Tagline: You can’t keep a good cop dead.
Director: Mark Goldblatt
Writer: Terry Black
Starring: Treat Williams, Joe Piscopo, Lindsay Frost, Darren McGavin, Vincent Price, Clare Kirkconnell, Keye Luke, Robert Picardo, Mel Stewart, Professor Toru Tanaka, Martha Quinn, Ben Mittleman, Peter Kent, Cate Caplin, Monica Lewis
18 | 1hr 26min | Action, Horror, Comedy
As genre crossovers go, Dead Heat is about as bold and as ridiculous as they come.
It begins like any run-of-the-mill action movie and descends into anything but, wryly taking the mantle of tried-and-tested before turning it around and rubbing your face in the punchline. On the surface of things it is a movie about two cop buddies, one straight-edged and acerbic, the other a randy meathead with a penchant for the reckless and lowbrow. We have a disgruntled ex-wife, an exasperated police Captain, a fiendish villain in cahoots with the Chinese Mafia – just about every genre trope you would expect from lazy B-movie tripe.
But this is so much more than it ever had the right to be. With undead hitmen, zombie ducks and reanimated cow livers thrown into the mix, it quickly becomes a heady delight, not to mention the camp spectacle of an ageing Vincent Price, who hams it up as a Dr Frankenstein beset on bringing immortality to the wealthy elite of America. The action is laughable, the quips exquisite in their ineptitude, and the off-colour chemistry of the movie’s leading men is a cutely grinning portrait of cult status.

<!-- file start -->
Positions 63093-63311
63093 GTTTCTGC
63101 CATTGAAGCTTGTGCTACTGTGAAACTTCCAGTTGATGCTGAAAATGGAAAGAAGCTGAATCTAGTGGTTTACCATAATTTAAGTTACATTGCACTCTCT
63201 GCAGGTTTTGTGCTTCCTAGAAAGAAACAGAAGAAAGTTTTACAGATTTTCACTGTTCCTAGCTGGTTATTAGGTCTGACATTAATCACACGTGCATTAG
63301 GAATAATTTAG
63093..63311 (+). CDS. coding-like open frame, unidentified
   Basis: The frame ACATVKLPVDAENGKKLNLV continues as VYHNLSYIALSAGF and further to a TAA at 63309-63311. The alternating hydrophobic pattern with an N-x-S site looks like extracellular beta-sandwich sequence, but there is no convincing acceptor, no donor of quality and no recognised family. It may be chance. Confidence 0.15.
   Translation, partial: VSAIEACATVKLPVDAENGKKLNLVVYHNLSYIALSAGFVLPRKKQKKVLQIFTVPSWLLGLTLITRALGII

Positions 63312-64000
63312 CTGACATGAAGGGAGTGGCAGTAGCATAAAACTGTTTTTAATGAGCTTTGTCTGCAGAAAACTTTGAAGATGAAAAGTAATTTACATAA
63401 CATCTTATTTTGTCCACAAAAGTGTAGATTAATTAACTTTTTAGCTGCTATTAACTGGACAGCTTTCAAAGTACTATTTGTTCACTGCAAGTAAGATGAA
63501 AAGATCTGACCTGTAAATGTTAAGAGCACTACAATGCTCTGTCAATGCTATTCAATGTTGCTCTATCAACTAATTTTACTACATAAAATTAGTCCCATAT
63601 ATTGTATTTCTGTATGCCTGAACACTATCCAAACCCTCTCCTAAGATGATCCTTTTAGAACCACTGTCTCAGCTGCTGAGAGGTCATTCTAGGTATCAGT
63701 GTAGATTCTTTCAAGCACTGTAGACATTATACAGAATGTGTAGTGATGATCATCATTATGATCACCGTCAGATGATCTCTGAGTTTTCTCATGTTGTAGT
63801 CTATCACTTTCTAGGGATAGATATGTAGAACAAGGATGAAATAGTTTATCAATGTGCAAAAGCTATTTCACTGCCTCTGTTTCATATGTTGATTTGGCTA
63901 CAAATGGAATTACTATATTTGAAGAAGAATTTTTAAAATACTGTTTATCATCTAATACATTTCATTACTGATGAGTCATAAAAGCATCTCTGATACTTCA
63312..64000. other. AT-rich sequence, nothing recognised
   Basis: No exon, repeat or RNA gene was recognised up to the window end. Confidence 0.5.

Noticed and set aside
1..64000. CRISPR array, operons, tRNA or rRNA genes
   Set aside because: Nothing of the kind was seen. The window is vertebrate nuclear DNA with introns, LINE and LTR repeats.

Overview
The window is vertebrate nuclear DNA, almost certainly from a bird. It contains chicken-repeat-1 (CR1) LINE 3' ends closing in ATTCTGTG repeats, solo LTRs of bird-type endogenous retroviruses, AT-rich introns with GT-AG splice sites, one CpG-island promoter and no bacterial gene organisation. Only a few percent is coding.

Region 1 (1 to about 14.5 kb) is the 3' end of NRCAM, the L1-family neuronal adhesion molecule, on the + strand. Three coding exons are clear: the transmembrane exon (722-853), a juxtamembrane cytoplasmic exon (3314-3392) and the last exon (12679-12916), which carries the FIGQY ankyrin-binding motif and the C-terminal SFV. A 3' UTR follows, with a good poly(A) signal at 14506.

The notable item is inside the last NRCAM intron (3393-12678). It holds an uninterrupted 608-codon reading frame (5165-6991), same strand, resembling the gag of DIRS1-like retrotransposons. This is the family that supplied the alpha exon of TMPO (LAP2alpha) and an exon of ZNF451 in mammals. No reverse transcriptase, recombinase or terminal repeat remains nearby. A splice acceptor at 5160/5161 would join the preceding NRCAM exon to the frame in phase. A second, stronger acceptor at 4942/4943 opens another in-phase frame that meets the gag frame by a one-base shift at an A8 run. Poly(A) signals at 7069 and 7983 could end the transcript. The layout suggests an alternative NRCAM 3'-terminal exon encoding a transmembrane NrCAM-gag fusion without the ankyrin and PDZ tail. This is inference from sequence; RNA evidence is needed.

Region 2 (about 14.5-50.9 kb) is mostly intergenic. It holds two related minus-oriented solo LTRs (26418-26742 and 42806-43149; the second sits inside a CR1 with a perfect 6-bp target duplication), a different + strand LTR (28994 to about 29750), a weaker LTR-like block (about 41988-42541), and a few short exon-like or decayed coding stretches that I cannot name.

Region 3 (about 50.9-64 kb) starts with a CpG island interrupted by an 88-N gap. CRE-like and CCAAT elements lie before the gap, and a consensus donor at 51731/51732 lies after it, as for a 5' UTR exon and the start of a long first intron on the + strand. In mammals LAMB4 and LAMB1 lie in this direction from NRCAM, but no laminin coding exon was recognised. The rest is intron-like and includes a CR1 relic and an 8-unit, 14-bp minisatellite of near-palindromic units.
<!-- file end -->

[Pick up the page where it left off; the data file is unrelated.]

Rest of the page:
Following a stint of robberies by a seemingly invincible gang of thieves, Detectives Roger Mortis (Williams) and Doug Bigelow (Piscopo) head to the morgue where they discover that the criminals in question have in fact been dead before, undergoing full autopsies before rising to head into the night. According to Roger’s ex-wife and resident coroner Rebecca (Kirkconnell), the returning undead are full of Sulfathiazole, an organosulfur compound which has been ordered in massive quantities by Dante Pharmaceuticals, and which may be a source of human reanimation – something she presumably learned at a medical school for the criminally insane.
Armed with the kind of radical suspicions that would have any cop committed in a heartbeat, the two crime fighters begin snooping around Dante headquarters, and after Roger is killed in a decompression chamber he is quickly brought back to life by the corporation’s Resurrection Machine, a contraption which, with no previous knowledge of its uses or functions, Rebecca manages to understand and operate in a matter of seconds.
Awakening with a smile, Roger has never felt better. The only problem is he has no pulse. Nor does he bleed after accidentally severing his artery – although he bleeds at every opportunity thereafter. This blaring oversight notwithstanding, these characteristics lead the trio to deduce that Roger is still dead, and although undertaking no further research regarding a completely new scientific phenomena, Rebecca manages to further diagnose her former spouse, coldly informing him that he has approximately twelve hours until total decomposition, a time when his body will dissolve into a kind of organic stew.